Fast fashion juggernaut Shein has confidentially filed to go public, multiple sources report. The IPO, which people familiar with the matter said could happen as early as 2024, has the potential to be one of the biggest in years, according to the Wall Street Journal.
Rumors of an IPO for the discount app have swirled for over a year now as Shein has continued its meteoric rise in the U.S. and the world. The app first rose to prominence during the pandemic, as home-bound shoppers were drawn in by its vast range of value-priced, on-trend fashions. Then, earlier this year, Shein began to expand beyond fashion, taking on competitors like Amazon and Temu more directly with the debut of its third-party marketplace, which has brought in a range of new product categories from beauty to electronics.
Chinese Manufacturers: Shein’s Advantage & Achilles Heel
The app’s small-batch, on-demand production model — which leverages its direct connections to Chinese manufacturers and allows the company to turn around new designs in a matter of days when demand hits — is one of the biggest factors in its success, but it is also one of the biggest hurdles to Shein’s IPO ambitions.
As Shein has grown in the U.S. it has faced mounting scrutiny from lawmakers, as well as a lawsuit from rival Temu alleging anticompetitive practices with the Chinese manufacturers both apps rely on. In June 2023, a House Select Committee investigating “the threat posed by the Chinese Communist Party (CCP)” named both Shein and Temu as a focus in its investigation into the illegal use of forced labor. Then in September, a bipartisan group of 22 lawmakers from the U.S. House of Representatives issued a letter urging the SEC to require that Shein certify that it does not use forced labor before the company is allowed to launch a U.S. IPO. Shein has repeatedly denied these charges, saying that it has “zero tolerance for forced labor.”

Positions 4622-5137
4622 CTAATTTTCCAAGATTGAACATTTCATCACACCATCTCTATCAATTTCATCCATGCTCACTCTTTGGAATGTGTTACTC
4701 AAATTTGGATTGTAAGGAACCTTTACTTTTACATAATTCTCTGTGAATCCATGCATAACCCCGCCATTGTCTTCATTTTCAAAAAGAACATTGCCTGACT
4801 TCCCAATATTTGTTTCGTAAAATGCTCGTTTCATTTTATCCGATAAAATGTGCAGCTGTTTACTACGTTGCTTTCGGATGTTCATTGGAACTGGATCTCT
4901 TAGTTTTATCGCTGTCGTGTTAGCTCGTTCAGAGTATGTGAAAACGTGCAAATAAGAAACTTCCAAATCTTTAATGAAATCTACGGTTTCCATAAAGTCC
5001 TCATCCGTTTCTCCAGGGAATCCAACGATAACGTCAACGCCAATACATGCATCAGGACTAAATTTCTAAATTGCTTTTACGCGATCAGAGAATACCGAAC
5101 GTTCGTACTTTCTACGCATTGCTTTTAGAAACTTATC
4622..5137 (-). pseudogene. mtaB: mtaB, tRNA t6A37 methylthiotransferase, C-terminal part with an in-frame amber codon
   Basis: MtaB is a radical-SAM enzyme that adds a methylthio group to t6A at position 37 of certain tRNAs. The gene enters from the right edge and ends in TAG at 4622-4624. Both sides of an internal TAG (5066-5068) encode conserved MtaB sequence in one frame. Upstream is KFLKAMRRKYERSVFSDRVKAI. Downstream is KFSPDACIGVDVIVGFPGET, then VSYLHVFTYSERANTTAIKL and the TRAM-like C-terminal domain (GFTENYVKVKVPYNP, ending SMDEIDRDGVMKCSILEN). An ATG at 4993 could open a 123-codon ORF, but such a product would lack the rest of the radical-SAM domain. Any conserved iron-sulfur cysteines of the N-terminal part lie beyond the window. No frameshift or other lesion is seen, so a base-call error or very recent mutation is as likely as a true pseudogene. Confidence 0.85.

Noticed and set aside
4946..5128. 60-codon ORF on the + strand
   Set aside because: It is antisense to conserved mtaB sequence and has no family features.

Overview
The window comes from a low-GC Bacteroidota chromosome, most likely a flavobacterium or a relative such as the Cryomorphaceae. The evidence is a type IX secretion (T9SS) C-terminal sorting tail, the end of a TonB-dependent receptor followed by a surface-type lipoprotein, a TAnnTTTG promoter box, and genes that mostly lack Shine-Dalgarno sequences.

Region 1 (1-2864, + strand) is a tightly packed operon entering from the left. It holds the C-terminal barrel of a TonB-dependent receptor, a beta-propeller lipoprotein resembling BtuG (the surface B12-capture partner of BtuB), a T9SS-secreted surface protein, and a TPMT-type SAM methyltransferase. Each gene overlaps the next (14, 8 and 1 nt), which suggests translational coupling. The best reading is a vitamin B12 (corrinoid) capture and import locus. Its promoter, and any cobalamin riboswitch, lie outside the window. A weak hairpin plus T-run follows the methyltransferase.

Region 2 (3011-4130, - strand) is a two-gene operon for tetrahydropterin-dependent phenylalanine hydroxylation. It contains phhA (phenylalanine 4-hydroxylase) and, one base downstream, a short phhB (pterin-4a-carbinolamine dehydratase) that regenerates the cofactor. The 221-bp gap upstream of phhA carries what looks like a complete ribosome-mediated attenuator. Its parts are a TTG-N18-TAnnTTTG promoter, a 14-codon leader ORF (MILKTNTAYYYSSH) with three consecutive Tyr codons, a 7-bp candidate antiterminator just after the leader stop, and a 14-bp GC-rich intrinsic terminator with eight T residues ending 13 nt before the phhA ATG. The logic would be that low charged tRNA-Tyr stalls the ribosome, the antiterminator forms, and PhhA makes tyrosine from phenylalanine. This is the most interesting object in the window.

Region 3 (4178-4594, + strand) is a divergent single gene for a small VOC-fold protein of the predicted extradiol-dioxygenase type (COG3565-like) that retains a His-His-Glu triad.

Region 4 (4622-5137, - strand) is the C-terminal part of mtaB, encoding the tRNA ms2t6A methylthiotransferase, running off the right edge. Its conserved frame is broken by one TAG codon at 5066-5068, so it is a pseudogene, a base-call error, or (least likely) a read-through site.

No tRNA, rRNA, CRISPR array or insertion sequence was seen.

Shein Makes its Case
Amid all this drama, Shein has been steadily working to enhance its legitimacy in the U.S. business world, most notably through its new joint venture with the U.S.-based Sparc Group, which owns fast fashion rival Forever 21. Sparc Group is now a minority stakeholder in Shein, and the partnership already has led to a number of joint pop-up events at Forever 21 stores as well as co-branded apparel on the Shein app.
In a further sign of its Western ambitions, Shein also bought UK women’s retailer Missguided from Frasers Group in late October 2023, with Shein Executive Chairman Daniel Tang saying at the time that the deal “ushers in a new format of partnerships for Shein.”
But the biggest tell that an IPO was forthcoming might have been the abrupt late-October announcement that Temu and Shein had jointly agreed to drop their lawsuits against one another. Perhaps the rivals decided that the U.S. was big enough for them both and their efforts would be better spent on larger goals.
While the IPO filing is a positive sign for Shein, CNBC did note that a confidential filing, while common, is typically a sign of caution, as it “allows companies to communicate with the U.S. Securities and Exchange Commission and make any necessary adjustments to their filings in private” before going public.
The only thing that is certain is that nothing is certain in the ongoing, tumultuous saga of Chinese shopping apps in America — just ask former top dog Wish.